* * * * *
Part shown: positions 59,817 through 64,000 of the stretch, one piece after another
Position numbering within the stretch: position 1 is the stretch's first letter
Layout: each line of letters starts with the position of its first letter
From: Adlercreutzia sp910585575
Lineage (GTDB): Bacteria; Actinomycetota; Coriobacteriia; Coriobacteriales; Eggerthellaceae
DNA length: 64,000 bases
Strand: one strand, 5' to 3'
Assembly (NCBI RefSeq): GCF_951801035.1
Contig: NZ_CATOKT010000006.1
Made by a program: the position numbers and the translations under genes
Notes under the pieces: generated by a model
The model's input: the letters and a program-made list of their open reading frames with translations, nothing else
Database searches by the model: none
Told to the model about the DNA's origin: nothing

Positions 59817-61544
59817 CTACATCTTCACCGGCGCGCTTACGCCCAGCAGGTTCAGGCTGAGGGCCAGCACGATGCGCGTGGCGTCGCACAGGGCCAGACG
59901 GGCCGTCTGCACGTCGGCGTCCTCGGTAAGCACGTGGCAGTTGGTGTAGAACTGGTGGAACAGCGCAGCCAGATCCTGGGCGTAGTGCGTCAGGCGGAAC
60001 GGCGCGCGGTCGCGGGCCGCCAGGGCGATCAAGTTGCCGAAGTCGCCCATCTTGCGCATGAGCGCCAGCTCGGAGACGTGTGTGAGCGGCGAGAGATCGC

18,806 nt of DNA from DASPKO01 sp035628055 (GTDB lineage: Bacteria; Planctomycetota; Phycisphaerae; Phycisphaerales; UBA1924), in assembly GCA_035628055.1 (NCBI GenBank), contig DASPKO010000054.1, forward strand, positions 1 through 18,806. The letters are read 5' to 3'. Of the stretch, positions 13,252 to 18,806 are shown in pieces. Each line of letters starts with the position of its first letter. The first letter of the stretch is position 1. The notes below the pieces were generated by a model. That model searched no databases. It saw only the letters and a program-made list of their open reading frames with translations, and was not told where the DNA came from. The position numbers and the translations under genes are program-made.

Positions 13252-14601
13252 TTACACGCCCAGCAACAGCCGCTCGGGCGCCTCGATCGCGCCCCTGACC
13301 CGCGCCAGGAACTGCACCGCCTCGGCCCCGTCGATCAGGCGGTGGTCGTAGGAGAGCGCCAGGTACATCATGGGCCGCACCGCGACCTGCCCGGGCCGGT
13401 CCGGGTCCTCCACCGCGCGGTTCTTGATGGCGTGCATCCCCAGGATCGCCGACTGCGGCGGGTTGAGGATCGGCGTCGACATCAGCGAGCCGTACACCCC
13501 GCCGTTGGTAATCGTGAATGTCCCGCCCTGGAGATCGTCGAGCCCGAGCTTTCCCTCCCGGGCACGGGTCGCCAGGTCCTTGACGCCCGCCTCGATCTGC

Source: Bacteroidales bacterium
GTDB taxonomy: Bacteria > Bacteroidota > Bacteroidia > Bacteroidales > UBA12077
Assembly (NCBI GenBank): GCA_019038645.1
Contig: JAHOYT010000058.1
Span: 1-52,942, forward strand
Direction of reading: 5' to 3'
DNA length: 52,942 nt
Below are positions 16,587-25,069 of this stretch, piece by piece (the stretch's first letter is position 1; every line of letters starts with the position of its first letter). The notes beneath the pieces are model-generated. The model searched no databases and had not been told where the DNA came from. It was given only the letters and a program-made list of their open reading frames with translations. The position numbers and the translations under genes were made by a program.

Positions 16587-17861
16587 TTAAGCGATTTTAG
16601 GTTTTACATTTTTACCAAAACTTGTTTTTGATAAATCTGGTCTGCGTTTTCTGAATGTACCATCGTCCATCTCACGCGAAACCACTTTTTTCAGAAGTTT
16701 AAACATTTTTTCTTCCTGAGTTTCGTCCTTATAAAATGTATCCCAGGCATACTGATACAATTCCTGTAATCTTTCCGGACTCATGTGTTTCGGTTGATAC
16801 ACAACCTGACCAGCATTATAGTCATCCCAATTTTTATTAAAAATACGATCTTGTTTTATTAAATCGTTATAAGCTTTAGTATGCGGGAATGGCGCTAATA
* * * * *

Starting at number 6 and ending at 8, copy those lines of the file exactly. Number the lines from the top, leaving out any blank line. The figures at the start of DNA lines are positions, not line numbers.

DNA length: 64,000 bases
Strand: one strand, 5' to 3'
Assembly (NCBI RefSeq): GCF_951801035.1